A good surprise, at Bitform's was the important retrospective presentation of Manfred Mohr works, including two "LCD screen, computer, custom software", entitled P-101/D (2005) and P-1622/B (2013). That proves, like Agam's works on Denise René' or Le Parc in Paris recently, that digital art veterans are still alive and productive !
Another surprise, but more light-art than digital as far as we could know, a merry-to-round at Galerie Tschudi..
But our heart had a bang, discovering a Tinguely's Metamachine on the Natalie Seroussi's (a Parisian gallery) stand. This series of works (1959) was an impressive forerunner of generative art, using cinetics means. Ant Mme Seroussi had the kindness of getting the work into operation and giving us of its works. Senoussi showed also a cinematic work by Alexander Calder, Dances and Sphere (1936), much more sophisticated that it could seem at first look
Natalie Seroussi operating the Metamatic (1959) for Diccan.
A firts trip in the catalogue had let us hope that China would emerge in the digital art field and market. But, if the galleries present in Basel showed anything of the sort, we missed it, in spite of a methodic visit.
To conclude, the trend in Basel 2013 can be summed in four points:
- More and more digital art, with a larger number of artists as well as galleries. More than a water drop, but still relatively very modest in surface.
- A diverse but very pleasant combination of projection (video records or generative) upon solid environments, still or moving.
- The continuing lead of Parisian galleries in the promotion of digital Art. But America is not absent (Bitforms) and even Japan (Frantic).
- A sort of continuity between pre-digital and digital art : the computer brought new means and affordances, but cinetic and lights arts had yet done a lot, and contemporary art shows let feel the continuum more than the breakthrough.
In the TGV, Basel to Paris, on 6/11/2013
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The final communiqué of Art Basel 2013.
Art Basel: Outstanding quality results in strong sales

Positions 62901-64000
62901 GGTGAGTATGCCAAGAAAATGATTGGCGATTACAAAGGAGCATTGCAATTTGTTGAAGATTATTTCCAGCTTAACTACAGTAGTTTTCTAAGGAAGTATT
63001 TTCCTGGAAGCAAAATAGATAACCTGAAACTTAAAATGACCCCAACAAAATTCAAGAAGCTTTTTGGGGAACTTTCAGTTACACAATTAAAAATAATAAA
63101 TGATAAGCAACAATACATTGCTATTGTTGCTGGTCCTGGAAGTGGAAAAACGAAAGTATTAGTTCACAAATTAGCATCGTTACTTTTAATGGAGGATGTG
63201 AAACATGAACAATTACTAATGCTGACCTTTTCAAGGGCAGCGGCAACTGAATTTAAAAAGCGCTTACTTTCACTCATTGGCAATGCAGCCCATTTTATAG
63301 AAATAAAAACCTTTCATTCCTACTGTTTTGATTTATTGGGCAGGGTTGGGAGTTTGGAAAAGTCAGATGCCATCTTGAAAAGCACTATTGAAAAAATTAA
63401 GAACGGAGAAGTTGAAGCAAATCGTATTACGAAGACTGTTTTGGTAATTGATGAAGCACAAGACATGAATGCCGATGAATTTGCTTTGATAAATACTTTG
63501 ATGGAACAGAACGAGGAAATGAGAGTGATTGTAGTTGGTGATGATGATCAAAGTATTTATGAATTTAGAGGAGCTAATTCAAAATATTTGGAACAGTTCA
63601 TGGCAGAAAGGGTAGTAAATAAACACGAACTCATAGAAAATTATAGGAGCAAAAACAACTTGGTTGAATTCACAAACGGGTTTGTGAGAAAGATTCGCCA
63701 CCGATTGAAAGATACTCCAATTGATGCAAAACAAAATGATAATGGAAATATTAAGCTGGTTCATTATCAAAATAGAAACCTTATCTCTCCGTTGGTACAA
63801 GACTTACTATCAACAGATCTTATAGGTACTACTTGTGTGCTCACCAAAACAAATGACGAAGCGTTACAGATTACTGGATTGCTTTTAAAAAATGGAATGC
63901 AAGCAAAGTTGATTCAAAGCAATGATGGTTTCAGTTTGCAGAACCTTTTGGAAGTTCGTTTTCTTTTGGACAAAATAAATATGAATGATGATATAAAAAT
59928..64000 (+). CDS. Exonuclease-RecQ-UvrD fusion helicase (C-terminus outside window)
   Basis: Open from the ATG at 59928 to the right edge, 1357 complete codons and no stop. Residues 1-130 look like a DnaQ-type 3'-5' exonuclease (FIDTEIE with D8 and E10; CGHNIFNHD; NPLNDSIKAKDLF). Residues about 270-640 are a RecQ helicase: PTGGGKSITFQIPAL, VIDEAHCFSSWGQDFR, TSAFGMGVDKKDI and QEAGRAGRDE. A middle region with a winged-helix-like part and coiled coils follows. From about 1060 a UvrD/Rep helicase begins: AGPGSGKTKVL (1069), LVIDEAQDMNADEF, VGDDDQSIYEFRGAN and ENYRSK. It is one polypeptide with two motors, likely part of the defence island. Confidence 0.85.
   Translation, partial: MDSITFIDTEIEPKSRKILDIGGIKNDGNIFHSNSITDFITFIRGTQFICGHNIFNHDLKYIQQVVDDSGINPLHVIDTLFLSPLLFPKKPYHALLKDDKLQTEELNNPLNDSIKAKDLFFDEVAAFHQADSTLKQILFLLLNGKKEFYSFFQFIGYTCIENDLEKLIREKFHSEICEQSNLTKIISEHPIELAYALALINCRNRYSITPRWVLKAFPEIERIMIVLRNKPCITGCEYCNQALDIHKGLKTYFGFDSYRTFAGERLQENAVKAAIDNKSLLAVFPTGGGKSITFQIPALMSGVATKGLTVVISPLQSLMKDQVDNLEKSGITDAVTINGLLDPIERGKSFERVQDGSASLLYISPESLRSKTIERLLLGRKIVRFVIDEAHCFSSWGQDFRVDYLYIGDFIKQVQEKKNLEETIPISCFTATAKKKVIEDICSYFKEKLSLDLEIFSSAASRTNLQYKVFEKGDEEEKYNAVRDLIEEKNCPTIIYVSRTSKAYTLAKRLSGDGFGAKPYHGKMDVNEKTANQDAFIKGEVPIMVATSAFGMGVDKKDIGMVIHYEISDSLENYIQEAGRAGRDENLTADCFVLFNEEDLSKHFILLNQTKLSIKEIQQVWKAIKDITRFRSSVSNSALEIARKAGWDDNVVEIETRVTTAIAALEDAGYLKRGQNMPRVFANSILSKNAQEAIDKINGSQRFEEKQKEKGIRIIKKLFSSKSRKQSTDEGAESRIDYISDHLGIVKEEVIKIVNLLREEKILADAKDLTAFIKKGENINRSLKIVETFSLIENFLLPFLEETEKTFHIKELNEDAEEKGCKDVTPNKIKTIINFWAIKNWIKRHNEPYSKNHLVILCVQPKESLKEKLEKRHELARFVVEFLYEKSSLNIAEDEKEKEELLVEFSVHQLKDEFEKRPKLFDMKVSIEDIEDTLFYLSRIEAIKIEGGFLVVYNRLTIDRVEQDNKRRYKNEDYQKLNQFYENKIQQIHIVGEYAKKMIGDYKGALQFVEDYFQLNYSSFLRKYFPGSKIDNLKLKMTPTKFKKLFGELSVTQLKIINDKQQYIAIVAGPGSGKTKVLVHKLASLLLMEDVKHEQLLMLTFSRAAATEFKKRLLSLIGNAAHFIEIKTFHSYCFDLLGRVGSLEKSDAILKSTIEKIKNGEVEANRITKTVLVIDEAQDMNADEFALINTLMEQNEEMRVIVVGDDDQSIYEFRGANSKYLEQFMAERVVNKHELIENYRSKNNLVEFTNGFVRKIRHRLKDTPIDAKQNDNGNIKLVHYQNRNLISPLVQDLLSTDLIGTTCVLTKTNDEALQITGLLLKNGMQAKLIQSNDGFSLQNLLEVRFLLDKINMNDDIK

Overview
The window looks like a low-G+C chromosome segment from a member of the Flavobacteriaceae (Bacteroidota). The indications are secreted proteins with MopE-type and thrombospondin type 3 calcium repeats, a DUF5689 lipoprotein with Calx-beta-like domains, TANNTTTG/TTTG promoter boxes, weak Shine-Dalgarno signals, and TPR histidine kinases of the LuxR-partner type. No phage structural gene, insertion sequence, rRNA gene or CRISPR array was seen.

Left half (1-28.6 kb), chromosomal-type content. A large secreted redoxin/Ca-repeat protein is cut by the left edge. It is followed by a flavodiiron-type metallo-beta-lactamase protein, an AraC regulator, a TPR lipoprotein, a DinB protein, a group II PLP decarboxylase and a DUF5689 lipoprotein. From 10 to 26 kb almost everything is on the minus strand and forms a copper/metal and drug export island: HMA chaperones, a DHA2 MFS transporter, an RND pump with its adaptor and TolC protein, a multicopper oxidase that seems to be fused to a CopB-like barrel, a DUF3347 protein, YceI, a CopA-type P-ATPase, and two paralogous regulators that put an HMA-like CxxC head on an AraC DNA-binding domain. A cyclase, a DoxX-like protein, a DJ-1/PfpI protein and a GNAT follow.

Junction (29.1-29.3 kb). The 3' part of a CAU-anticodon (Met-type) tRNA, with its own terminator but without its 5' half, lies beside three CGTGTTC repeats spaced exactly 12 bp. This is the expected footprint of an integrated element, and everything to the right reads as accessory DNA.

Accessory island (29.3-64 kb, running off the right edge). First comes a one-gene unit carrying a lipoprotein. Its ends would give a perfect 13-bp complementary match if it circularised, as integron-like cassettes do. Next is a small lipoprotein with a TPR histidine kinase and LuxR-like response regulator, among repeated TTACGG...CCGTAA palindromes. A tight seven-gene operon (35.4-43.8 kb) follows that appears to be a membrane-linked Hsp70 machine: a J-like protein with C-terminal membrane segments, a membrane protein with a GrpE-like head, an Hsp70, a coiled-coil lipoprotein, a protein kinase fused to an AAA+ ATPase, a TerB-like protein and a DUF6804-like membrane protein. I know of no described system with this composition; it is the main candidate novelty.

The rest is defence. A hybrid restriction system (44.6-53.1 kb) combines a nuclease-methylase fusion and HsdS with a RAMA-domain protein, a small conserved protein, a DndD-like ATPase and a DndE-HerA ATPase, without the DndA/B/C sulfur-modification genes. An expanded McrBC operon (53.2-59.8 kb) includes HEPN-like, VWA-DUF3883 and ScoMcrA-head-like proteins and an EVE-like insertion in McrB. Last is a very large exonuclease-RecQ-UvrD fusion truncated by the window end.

The 44th edition of Art Basel closed on Sunday, June 16, 2013, with galleries reporting exceptionally strong sales across all levels, as Basel once again became the central meeting place for the international art world.
Art Basel, whose lead partner is UBS, attracted a record of 70,000 visitors, generating an attendance of 86,000 over the six show days. Representatives and groups from over 70 museums around the world attended the show, alongside major private collectors from North and South America, Europe, and Asia. A significant number of artists attended this year's edition, including: Kader Attia, Tom Burr, Thomas Demand, Meschac Gaba, Theaster Gates, Isa Genzken, Dominique Gonzalez-Foerster, Joana Hadjithomas & Khalil Joreige, Noriyuki Haraguchi, Roni Horn, Christian Jankowski, Idris Khan, Jorge Macchi, Steve McQueen, Matt Mullican, Sean Scully, Jim Shaw, John Stezaker, Eduardo Terrazas, Mickalene Thomas, Tunga and Danh Vo.
Many visitors to the show commented on the exceptional quality of the work being exhibited, which was undoubtedly reflected in the strength of the sales made by galleries across all sectors of the show throughout the week. Many exhibitors reported stronger sales on the opening preview day of the show than ever before.
Art Basel presented 304 galleries from around the world exhibiting the work of over 4,000 artists, with many choosing to present thematic and solo-artist exhibitions. Galleries from across the globe debuted at the Basel show this year, coming from Belgium, Brazil, China, France, Germany, Greece, India, Italy, Japan, the Netherlands, the Philippines, Republic Singapore, South Korea, Spain, Turkey, United Arab Emirates, USA.
This year, many elements of the show were sited within the new Hall 1 designed by renowned Basel architects Herzog & de Meuron that has redefined Messeplatz and got raving reviews from many visitors. The new building housed the Unlimited, Statements and Magazine sectors, along with the auditorium used for the Conversations and Salon panels.;
DICCAN'S PARTNERS: b
Paris ACM Siggraph, the French chapter of ACM Siggraph, worldwide non-profit organization of computer graphics.
Les Algoristes, an association of artists using their own algorithms in their work.